"After seven months of treating COVID-19 are doctors, nurses and other health care professionals are experienced in treating the virus and they now have access to new therapeutics and different treatment options to help patients recover sooner," she said at her last press conference on Oct. 7.

Reynolds' office did not respond to a request for comment on Wednesday.

In an email last week, Iowa Department of Public Health Spokesperson Amy McCoy said the state has "stronger communication and outreach to health care organizations and providers in affected areas" and will "ensure resource capacity and offer assistance."

McCoy's email was in response to the White House Coronavirus Task Force report dated Oct. 18, which found Iowa had more than double the nation rate of new infections the previous week.

This week's report, which is dated Sunday, said 97 percent of Iowa's counties have moderate to high levels of community spread and said the increase in community spread is increasing hospital admissions.

The report pointed to social gatherings as a source of increased community spread, saying cooler weather has driven more social gatherings indoors, significantly increasing transmission.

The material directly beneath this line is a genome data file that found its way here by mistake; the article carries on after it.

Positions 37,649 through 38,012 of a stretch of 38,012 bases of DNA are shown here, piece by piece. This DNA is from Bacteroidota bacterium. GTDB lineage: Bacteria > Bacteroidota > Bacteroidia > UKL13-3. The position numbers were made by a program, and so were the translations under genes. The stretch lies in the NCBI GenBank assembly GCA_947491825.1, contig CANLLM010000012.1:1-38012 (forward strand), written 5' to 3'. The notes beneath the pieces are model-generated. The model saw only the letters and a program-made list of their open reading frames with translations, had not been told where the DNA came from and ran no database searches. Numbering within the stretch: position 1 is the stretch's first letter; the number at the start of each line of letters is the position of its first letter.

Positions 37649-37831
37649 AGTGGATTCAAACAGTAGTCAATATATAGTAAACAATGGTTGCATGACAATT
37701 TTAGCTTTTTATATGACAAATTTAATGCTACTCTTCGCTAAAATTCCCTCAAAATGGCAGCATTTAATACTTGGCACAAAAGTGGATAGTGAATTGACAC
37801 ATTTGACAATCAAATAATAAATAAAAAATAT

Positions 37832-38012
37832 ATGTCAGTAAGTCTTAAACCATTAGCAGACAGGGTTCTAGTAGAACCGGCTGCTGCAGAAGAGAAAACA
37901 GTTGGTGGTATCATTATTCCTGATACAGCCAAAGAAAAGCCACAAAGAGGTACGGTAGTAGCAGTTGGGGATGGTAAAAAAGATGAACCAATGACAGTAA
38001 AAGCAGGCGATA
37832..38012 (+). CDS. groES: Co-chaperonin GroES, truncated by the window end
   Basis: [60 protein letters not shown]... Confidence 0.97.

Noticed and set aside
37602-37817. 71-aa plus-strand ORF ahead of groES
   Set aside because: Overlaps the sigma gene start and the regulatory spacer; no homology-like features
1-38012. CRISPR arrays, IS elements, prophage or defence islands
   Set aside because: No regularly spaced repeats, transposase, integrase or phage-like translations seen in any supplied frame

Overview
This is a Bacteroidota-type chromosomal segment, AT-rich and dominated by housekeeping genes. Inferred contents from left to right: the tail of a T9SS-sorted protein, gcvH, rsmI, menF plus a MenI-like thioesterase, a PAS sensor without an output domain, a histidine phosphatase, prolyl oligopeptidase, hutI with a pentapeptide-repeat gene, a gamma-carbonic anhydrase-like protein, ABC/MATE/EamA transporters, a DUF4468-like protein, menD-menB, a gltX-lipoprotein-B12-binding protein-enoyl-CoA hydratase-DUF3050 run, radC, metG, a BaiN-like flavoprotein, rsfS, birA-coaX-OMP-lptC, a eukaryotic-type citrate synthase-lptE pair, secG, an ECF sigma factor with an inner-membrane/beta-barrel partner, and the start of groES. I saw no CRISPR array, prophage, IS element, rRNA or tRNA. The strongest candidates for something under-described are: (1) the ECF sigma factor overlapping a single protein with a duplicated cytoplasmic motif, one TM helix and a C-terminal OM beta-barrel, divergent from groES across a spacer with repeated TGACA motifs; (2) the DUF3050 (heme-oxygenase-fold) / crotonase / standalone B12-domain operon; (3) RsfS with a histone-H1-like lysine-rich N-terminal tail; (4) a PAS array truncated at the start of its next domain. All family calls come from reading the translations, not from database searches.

"We need to get our act together," Perencevich said. "As far as large groups, we can't have any large group gatherings anywhere, because that's where it's spreading.”

But Perencevich said while individuals need to do things like wear masks, avoid group gatherings and practice social distancing, state officials need to step up and issue restrictions like mask mandates and bar closures to slow the spread of the virus.

"This isn't up to individuals. It's not like a heart disease where you just have to individually eat healthy. This is a public health crisis," he said. "So we need, you know, county and state level ordinances and plans. And without leadership, we're not getting anywhere. This is all on the governor and IDPH and other state leaders.”

Note: This story was updated on Oct. 28 at 6:10 p.m. to reflect the most recent COVID-19 hospitalization figures for Iowa.